Data as water – the drinking and drowning of ‘marketing science’

Many within the industry would like their practice acknowledged as a science, however according to Alex Kirk, marketers must first remedy a fundamental lack in understanding of the role of data.

Alex Kirk 150 BWThe debate still rages as to whether marketing is a science or not, but regardless of your views it’s clear that there is at least a broad, growing effort to become more ‘scientific’ in the approach to marketing. However, a critical pillar of science is, obviously, data – and yet while everyone talks about data, almost nobody is fully considering its implications for how we work.

As marketing and advertising tries to transform itself into a science, there seems to be a pervasive sense that merely knowing and adhering to laws or principles of marketing are all that an agency or an advertiser needs to do to keep up. Where that theory crashes into reality is that operationalising that knowledge is an equally significant challenge, and hardly anyone seems to want to talk about that very much.

This is because most advertising and marketing folk are like labradors – fun, adorable, pleasant types, who enjoy madly chasing things that catch their eye, and like nothing more than pleasing other people. Like labradors though, most of us also require the presence of a functioning adult to keep us fed, and to prevent us from running straight under the nearest bus. I say this with love.

Science, though, is the opposite thing. Rigorous, process driven, hard to distract and utterly contemptuous of lesser pursuits like making money or doing anything with practical value.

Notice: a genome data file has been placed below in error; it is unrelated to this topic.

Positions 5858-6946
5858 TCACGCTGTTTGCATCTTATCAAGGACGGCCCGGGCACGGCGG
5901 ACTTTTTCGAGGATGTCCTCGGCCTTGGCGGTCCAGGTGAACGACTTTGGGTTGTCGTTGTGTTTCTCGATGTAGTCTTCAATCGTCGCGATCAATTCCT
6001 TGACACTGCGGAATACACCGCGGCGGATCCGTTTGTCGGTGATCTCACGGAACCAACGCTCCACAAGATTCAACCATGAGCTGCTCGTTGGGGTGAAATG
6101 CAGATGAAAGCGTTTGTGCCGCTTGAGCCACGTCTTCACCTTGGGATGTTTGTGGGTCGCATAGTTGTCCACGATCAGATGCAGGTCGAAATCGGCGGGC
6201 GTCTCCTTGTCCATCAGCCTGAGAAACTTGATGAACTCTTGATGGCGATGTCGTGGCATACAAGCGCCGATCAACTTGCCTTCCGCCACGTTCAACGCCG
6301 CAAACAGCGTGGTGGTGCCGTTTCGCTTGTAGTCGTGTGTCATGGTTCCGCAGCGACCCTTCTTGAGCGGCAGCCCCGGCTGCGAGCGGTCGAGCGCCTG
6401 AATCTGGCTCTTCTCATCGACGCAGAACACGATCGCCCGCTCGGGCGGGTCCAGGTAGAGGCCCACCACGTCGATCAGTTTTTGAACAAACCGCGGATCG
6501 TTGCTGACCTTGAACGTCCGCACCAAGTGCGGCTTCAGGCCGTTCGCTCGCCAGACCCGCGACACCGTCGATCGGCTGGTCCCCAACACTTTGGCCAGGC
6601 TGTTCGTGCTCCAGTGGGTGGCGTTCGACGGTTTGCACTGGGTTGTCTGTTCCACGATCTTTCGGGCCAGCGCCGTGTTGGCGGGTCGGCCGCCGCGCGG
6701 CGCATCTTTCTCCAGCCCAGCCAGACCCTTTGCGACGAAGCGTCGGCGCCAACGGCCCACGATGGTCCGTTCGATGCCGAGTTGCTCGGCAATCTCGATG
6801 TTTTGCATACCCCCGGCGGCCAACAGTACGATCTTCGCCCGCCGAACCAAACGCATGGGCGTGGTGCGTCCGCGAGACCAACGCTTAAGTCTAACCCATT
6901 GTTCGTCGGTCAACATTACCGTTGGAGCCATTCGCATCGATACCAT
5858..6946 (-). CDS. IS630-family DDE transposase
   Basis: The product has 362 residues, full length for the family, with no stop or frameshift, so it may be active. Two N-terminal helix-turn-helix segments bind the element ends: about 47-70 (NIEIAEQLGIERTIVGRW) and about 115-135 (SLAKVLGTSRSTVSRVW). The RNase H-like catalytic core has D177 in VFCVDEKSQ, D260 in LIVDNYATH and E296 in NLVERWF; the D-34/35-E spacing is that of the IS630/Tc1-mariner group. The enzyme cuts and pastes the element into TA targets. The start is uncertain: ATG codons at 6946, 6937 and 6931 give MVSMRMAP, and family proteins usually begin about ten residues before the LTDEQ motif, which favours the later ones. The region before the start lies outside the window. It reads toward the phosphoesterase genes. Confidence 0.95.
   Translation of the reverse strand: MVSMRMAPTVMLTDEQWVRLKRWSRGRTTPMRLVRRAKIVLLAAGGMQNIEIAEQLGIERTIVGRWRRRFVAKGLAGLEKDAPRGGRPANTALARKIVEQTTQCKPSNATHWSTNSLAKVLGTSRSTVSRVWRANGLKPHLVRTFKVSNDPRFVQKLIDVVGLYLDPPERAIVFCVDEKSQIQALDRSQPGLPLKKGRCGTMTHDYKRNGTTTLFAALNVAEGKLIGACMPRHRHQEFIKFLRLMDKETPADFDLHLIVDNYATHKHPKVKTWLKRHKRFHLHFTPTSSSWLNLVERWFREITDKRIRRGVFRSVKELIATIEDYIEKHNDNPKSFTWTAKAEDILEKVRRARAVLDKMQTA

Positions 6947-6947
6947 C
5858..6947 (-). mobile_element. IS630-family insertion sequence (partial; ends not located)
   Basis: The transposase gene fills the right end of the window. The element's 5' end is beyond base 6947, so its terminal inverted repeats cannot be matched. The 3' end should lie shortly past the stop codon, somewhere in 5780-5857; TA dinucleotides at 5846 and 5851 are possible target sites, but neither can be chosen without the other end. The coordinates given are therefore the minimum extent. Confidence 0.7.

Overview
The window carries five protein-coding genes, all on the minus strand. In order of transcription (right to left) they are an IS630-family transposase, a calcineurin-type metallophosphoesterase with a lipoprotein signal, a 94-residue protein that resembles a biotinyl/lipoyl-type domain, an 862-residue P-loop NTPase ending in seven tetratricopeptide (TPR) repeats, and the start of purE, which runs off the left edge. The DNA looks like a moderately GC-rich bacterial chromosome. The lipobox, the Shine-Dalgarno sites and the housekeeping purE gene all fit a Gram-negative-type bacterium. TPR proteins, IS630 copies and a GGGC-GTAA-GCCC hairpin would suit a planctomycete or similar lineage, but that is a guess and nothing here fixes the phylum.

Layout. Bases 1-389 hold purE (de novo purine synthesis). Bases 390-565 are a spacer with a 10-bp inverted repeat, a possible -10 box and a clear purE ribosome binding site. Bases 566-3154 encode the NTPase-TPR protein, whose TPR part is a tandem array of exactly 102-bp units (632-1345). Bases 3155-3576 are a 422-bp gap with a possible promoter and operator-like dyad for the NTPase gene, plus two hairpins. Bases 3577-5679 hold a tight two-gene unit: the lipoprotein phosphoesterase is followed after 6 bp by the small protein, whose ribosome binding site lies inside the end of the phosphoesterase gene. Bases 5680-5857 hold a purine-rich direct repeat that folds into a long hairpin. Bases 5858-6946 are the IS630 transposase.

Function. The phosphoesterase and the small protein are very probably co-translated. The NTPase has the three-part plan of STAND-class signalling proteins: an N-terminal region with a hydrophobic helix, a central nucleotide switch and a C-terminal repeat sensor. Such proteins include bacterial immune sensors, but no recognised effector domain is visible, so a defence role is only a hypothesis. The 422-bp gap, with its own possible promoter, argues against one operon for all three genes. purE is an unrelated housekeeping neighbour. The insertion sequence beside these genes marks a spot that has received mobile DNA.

‘Marketing science’ therefore requires the smashing together of a truly unlikely pairing.

At the core of this is the fact that science relies on and creates data – and that alone means fundamental changes will be needed to how a previously non-scientific organisation works.

If you want to become data driven, evidence based or use a scientific method (and I bet at least half of the agency heads out there have used those phrases at least twice this year), then every process, every task and every workflow in your organisation will have to change.

They will need to at least be re-examined, and at most reimagined completely or redesigned from the ground up in order to accommodate this new flood of information.

Data is often described as ‘the new oil’, but for me, that’s far too simplistic, focusing only on a value proposition. A more nuanced view is to regard data as water – it’s bloody useful if you’re in a desert, but you can also drown in the stuff.

It can both help and hurt because data creates waves, its effects rippling through an organisation, with often unintended results. A positive effect in one part of the business can cause chaos elsewhere as its effects strengthen.

We see these effects in some of the most famous stories in business history. Blockbuster knew that video streaming was coming, but – fatally – it kept its core assumptions and business operations intact.

In particular, it was convinced that people would still visit its retail stores to collect streaming video rental codes. As mad as that sounds now, it didn’t recognise that a new approach, and the new data that would be created, was simply incompatible with its existing operating model.

That failure, of course, allowed Netflix, unencumbered by such legacy thinking and able to create the new kind of operational innovation needed from scratch, to create a whole new market for itself. Essentially, data rippled through Netflix and fuelled it – but it hit Blockbuster squarely in the face and crushed it flat.

Blockbuster failed to change how it worked and paid the price.

So, as marketing changes to include a more scientific approach, the operating rhythms of the marketers and agencies who work within that discipline must also change. Just swapping around ingredients in the product is not enough – as agencies and businesses transform, how we work becomes just as important as the work we do. Are you ready for that?

Alex Kirk is head of system and automation at MediaCom

 

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Image credit:Louis Reed